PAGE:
The current old-age pension scheme is based on three pillars. The first one is pay-as-you-go, the second, launched in 2005 within the last reform, is the capital private pillar, and the third is the voluntary supplementary pillar. The second pillar has been revamped several times since 2005, with the most significant changes being its switch from obligatory to voluntary and reducing the contributions savers pay into it from 9 percent of their salary to 4 percent, which should increase to 6 percent by 2024. The other 9 percent go into Sociálna Poisťovňa, which manages the first pillar. Currently about 1.2 million Slovaks save in the second pillar, and their aggregate savings exceed €6 billion. Supplementary pension insurance companies administer €1.39 billion in the third pillar.
But while the old-age pension scheme was reformed to reduce the burden on the state, the number of people making contributions into the pay-as-you-go pillar, and from which pensions were previously exclusively paid, has been decreasing, which means that Slovakia will have to come up with new measures.
Experts estimate that Slovakia’s population will shrink either because of an outflow of people working abroad or the low birth rate. The Central and Eastern Europe Development Institute estimates that Slovakia’s population might decrease from its current 5.4 million to 5.1 million by 2060, the online edition of the Pravda daily wrote. The population decline endangers the operation of the state as well as its economic growth.
“People in retirement age do not pay taxes,” sociologist Miloslav Bahna told Pravda, adding that this results in expenditures on social investments, health care and care for people with long-term illnesses.
Vladimír Baláž, a prognosticator with the Slovak Academy of Sciences (SAV), expects that the trend, whereby the number of working people contributing to the pensions of retirees decreases, will worsen.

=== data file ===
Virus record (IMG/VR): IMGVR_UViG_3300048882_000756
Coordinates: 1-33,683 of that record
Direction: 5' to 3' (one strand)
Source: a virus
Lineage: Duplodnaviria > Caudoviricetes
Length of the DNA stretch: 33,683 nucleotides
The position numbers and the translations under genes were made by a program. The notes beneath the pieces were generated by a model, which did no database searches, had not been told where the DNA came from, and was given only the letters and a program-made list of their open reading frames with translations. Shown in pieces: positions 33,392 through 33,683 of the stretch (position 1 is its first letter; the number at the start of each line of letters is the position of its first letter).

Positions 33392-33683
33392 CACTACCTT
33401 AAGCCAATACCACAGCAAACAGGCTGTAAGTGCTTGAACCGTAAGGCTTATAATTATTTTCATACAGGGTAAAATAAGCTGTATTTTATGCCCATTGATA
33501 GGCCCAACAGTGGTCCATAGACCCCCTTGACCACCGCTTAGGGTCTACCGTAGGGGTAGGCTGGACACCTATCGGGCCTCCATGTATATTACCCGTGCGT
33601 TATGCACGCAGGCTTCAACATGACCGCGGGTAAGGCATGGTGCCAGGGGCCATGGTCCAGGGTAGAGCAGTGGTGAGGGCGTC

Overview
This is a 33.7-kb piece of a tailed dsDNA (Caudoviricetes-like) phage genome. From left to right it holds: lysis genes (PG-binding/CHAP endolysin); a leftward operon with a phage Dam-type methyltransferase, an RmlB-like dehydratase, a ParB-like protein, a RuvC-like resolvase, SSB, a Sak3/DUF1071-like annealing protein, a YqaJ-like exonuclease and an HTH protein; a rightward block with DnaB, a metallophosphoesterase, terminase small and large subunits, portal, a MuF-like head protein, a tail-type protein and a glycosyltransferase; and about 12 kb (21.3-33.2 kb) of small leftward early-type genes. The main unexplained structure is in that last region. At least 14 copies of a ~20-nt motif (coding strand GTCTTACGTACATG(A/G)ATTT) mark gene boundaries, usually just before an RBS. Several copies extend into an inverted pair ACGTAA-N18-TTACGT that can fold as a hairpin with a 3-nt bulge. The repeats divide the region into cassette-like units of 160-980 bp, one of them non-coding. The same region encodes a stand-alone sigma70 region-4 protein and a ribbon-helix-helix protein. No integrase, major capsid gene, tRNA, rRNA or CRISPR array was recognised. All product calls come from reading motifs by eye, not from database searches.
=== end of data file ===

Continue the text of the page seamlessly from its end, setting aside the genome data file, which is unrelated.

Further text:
“Presently we have in Slovakia about a 2.7-million strong group of people which represents the labour force,” Baláž told Pravda. “But currently only 2.3 million people really work and pay contributions into the social system. And also many of them ‘optimise’ their contributions and do not contribute enough. On the opposite side there are about 1.3 million receivers of pensions. Thus, nowadays approximately 1.7 workers contribute per one pensioner. But in 2030 this will be only 1.24, in 2050 only 0.82 and in 2060 only 0.74.”
According to the Statistics Office, which published data about Slovakia’s demographic development in 2013, the country’s population is aging faster than originally expected.
“Expected gains from the birth rate and migration have not materialised; the process of aging has intensified,” Zuzana Podmanická from the Statistics Office said, as cited by TASR, adding that if the current development does not stop, the Slovak population will be one of the oldest in the European Union within 20-30 years.
Baláž estimates that Slovakia will need to reform its pension scheme after six years, i.e. around 2020, as the current one will not be sustainable over the long-term. The scheme would need to be reformed not only because of the shrinking number of workers contributing to pensions and the increasing number of pensioners, but also because of the increasing age of pensioners and related health-care costs. He points out that while nowadays Slovakia spends about 18 percent of GDP on health care and the social sphere, this share is expected to increase to 20 percent by 2030. To tackle this problem, Slovakia would be forced to introduce payments in health care or reduce the rate of wage replacement.
Slovakia is already planning to gradually increase the retirement age in 2017, which is now 62, while it will base this increase on average life expectancy. It is estimated that the retirement age will rise every seven years by roughly one year. This means that today 50-year-old people will retire at over 63, and those who are 40 today will retire at 65.
“We do not want to scare people, but we do not have another possibility,” Jozef Burian, the state secretary of the Labour Ministry said, as cited by Pravda. “Also, neighbouring countries are adopting measures in this direction, even much more drastically than we are here in Slovakia.”
16. Jun 2014 at 0:00 | Jana Liptáková